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: Pentagon spokesman calls out reported leaks to N.Y. Times and NBC about use of U.S. intelligence by Ukraine

U.S. intelligence played a role in Ukraine’s sinking last month of Russian Black Sea Fleet flagship the Moskva, NBC News reported late Thursday, just a day after the New York Times indicated that information provided by the U.S. has been a factor in the Ukrainian military’s vaunted success in taking Russian generals off the battlefield.

Ukraine’s military authorities have staked claim to having killed a dozen Russian generals since the Russian invasion on Feb. 23. U.S. sources, the Times reported, declined to say how many of those reported deaths its intelligence factored in.

The reported targeting assistance is part of a classified effort under which the Biden administration has provided real-time battlefield intelligence to Ukraine, the Times reported. Information on the movement of Russian troop and Pentagon assessments of Moscow’s attack plans for the Donbas region in eastern Ukraine have also been relayed to the Ukrainian military, the Times reported, citing U.S. officials.

The U.S. has sought in the wake of the Times report to downplay any suggestion of a direct role, characterizing its information sharing as more routine. 

Pentagon spokesman John Kirby, speaking Friday on MSNBC, faulted the unnamed U.S. officials who are reported to have shared with the media information on the use of U.S. intelligence in the Ukraine war, calling it “totally irresponsible” and even “unconscionable” and refusing to confirm specifics about the information sharing beyond denying that intelligence into the locations of key Kremlin military officials had been a component of the information provided.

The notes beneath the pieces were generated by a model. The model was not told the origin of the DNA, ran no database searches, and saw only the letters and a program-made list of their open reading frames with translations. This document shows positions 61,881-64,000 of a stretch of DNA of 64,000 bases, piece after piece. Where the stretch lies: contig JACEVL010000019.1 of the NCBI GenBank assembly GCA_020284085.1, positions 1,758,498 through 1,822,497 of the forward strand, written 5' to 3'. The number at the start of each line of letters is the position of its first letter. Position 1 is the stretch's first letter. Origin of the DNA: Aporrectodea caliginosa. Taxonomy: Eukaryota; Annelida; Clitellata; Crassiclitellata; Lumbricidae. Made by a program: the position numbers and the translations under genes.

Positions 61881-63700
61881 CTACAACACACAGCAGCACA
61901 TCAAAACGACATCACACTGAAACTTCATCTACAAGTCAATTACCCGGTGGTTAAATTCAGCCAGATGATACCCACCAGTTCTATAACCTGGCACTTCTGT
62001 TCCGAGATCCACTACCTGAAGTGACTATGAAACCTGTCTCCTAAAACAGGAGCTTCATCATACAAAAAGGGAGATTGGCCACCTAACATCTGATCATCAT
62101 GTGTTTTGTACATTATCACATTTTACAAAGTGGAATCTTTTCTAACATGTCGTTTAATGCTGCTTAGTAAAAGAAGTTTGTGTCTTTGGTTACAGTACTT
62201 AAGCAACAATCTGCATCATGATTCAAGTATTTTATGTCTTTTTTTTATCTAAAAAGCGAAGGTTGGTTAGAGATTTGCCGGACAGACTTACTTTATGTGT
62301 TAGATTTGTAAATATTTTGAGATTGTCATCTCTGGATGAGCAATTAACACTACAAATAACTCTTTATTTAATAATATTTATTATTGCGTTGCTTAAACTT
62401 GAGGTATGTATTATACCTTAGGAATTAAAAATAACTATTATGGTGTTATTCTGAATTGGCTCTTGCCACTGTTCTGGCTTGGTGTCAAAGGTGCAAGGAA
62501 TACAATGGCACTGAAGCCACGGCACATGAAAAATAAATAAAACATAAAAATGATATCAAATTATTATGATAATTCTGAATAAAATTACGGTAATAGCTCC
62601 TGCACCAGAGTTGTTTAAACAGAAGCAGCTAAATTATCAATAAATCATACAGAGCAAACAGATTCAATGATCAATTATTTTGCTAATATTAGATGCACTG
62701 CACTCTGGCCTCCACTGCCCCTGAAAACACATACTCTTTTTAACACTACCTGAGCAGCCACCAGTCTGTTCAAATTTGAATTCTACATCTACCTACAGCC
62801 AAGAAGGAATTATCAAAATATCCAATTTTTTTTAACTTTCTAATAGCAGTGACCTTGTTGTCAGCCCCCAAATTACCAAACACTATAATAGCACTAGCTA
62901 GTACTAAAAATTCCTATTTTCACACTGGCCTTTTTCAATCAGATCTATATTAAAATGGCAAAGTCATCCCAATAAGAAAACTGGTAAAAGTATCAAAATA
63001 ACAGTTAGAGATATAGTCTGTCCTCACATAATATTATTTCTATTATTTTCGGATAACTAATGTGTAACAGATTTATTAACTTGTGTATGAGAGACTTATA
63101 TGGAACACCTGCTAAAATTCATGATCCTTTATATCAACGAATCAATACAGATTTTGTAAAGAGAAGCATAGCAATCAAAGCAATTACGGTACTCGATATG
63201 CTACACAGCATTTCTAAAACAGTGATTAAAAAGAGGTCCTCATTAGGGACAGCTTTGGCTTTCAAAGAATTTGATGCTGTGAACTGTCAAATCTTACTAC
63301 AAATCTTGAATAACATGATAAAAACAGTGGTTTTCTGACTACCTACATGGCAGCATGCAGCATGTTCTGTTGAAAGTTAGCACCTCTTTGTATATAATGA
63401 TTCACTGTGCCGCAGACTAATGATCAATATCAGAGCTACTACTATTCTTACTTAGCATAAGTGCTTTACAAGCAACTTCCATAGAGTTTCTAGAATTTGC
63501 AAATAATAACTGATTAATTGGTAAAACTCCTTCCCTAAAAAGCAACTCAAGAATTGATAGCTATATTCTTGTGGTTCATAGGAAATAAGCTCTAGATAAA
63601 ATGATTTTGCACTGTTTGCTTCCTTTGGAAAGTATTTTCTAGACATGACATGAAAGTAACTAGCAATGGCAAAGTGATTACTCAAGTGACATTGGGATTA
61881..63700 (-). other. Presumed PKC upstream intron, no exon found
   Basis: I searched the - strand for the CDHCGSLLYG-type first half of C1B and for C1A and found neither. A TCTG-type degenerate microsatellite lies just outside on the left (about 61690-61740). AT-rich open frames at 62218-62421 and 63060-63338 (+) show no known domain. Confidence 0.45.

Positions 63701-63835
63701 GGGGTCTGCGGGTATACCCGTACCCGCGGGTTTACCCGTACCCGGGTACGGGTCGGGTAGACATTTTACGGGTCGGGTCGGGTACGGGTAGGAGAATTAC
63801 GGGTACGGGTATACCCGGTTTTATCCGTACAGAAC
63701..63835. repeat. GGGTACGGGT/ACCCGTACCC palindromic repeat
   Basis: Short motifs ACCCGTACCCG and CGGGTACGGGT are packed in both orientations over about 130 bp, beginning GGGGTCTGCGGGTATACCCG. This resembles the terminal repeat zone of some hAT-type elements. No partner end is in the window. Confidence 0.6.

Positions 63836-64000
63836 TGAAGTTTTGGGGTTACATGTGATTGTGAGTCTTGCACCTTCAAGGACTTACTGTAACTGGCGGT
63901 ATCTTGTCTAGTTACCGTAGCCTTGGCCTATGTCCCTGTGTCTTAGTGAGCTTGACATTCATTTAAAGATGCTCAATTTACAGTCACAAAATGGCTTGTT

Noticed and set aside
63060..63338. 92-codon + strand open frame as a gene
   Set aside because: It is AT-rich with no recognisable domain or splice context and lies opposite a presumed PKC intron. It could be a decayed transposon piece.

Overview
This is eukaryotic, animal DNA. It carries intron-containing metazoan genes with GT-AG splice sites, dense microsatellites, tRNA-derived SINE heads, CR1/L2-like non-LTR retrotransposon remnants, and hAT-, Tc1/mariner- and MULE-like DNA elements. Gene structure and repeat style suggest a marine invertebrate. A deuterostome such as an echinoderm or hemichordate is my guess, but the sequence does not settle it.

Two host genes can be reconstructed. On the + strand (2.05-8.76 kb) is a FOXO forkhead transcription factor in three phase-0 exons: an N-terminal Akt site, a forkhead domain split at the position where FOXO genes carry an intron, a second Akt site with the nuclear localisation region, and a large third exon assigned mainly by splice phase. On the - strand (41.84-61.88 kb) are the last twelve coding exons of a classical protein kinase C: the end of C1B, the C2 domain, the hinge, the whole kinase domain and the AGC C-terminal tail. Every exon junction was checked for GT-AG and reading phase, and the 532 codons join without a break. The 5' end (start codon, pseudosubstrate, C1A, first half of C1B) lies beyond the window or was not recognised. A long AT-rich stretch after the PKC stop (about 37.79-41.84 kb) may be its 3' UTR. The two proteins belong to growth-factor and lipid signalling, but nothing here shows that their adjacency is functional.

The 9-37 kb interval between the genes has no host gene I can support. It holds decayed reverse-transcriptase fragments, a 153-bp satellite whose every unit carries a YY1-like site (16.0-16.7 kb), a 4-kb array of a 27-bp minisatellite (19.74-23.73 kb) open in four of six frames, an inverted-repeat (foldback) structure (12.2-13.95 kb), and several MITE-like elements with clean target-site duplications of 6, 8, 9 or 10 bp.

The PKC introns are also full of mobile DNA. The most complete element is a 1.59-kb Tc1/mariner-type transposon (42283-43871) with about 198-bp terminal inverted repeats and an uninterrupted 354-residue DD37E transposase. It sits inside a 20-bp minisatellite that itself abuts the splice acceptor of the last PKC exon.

“When you talk about intelligence, the less said the better,” Kirby said. “It’s hard to see how it’s helpful.”

Maritime U.S. intelligence shared with Ukraine about the Moskva reportedly identified the ship and helped confirm its location. The U.S., according to the sources cited by NBC News, played no part in the Ukrainian decision to strike the Russian flagship, which sank while being towed to port in Russian-occupied Crimea after being struck by, according to the U.S., two missiles.

Russia conceded only that a fire had broken out on the ship and that it sank during transport to dock.

See: Kremlin concedes at least one serviceman was killed and dozens are missing in sinking of Moskva

Biden administration officials have expressed concern that public discussion about, and overt confirmation of, roles played by U.S. intelligence in Ukraine’s defense could be perceived as escalatory by Russian President Vladimir Putin, with unknown consequences.

White House press secretary Jen Psaki said Friday that the Ukrainians “have their own intelligence capabilities to track and target Russian naval vessels, as they did in this case.”

She said she had discussed the matter with national-security adviser Jake Sullivan and President Joe Biden, “and their view is that one this is an inaccurate overclaiming of our role and an underclaiming of the role of the Ukrainians, who frankly have a greater level of intelligence and access to intelligence than we do.”

Kirby, on MSNBC, confirmed that the Pentagon is concerned that Putin other officials, including Russian Foreign Minister Sergei Lavrov, will use U.S.’s sharing of intelligence with Kyiv for propaganda purposes.

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